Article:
That journey to the river’s source is the stuff of James Gray’s The Lost City of Z, a film as transporting, profound and staggering in its emotional power as anything I’ve seen in years. As a piece of historical drama it’s sincere and scrupulous. As a work of filmmaking, it’s an immediate classic, fit to stand beside the best of Werner Herzog and Stanley Kubrick – though it’s also entirely its own thing, classical to its bones yet not quite like anything that’s come before it.

Fawcett is wonderfully played by Charlie Hunnam. It’s a role built on complex, not-obviously-cinematic qualities like courage, honour and conviction, but Hunnam brings them to life with total persuasiveness. The film opens with a disembodied shot of fires and drums in a jungle clearing – the secret’s already waiting for Fawcett, before he even knows he wants to find it – then moves to a British Army barracks in Cork in 1905, where he and his fellow officers are deer coursing.

Fawcett gets the kill, but he’s kept at arm’s length from the celebrations by his class. As one of his social betters piteously sniffs, he has been “rather unfortunate in his choice of ancestors”: in other words, his father was a gambler and a drunk. So when Ian McDiarmid’s Royal Geographical Society grandee asks Fawcett to travel to South America and resolve a land dispute between Bolivia and Brazil, he suggests the two-year quest could be a means of reclaiming his family name.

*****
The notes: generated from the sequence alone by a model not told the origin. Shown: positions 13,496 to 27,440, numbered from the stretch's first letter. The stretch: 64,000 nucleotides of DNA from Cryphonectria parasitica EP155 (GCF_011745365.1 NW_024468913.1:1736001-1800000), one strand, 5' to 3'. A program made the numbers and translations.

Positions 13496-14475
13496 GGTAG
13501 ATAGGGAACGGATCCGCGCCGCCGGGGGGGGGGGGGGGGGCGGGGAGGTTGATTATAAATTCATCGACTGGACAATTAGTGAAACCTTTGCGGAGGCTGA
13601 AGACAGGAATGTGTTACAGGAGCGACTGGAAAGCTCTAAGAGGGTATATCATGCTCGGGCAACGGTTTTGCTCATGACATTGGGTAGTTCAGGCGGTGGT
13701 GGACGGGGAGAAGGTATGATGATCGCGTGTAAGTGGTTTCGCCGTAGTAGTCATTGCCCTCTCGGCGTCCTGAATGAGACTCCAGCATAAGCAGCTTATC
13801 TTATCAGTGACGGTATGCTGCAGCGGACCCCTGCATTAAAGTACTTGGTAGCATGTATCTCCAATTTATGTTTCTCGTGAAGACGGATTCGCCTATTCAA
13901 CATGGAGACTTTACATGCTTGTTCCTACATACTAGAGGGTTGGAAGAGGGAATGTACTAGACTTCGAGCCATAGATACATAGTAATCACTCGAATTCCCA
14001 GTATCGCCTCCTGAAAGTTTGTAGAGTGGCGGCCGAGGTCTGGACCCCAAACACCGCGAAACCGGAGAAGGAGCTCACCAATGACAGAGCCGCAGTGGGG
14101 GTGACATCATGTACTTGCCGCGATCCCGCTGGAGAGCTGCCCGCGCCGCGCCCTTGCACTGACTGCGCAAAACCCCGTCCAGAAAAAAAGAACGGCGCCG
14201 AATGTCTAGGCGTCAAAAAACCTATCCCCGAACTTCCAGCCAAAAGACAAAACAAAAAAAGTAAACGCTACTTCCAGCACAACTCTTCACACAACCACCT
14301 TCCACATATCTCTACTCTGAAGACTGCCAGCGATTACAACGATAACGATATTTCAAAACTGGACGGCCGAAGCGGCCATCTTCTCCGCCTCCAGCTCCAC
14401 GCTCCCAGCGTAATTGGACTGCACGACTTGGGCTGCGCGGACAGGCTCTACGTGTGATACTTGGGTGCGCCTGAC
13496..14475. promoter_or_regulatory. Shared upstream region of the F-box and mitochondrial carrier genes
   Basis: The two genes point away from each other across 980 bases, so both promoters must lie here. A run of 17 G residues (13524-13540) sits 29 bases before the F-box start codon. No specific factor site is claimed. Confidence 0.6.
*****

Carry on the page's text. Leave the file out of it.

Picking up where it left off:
Sienna Miller as Nina in the Lost City of Z
 
On the voyage to Bolivia, Fawcett meets his thickly bearded aide-de-camp Henry Costin (Robert Pattinson). There is an astonishing moment when Fawcett forces Costin to pour the contents of his hip flask down the sink – both men need to be sober for the challenges ahead – and in a nod to Lawrence of Arabia’s iconic transition from blown-out match to rising desert sun, Gray cuts from the coppery trickle of brandy to a steam train pounding though the wilderness.

It’s on his first trip that Fawcett makes the archeological discoveries that prompt his theory of the existence of the City of Z – which, at a Royal Society summit back in London, he calls “the ultimate piece of the human puzzle”. His belief that the British Empire might be playing catch-up with “the primitive jungle man” causes a blaze of uproar that makes Fawcett all the keener to confirm it.


From here, we watch Fawcett on further expeditions in the jungle, spending time with his family back in England, and also fighting in the trenches of the Somme. All three parts feel essential. Sienna Miller may never have been better than she is as Nina, sensationally capturing the scope and complexity of her character’s frustrations as an ambitious, capable woman who knows her destiny is to be left at home.

Most period dramas would be content if you left the cinema able to pick out their particular place in history. The Lost City of Z asks you to contemplate your own. It’s a film that knows every life is a stretch of the same great river, whose golden source remains forever just around the bend, and out of sight.

The Lost City of Z is released in UK cinemas on March 24

Dir James Gray -  Starring Charlie Hunnam, Sienna Miller, Robert Pattinson, Angus Macfadyen, Tom Holland, Ian McDiarmid

Review
by Robbie Collin -The Daily Telegraph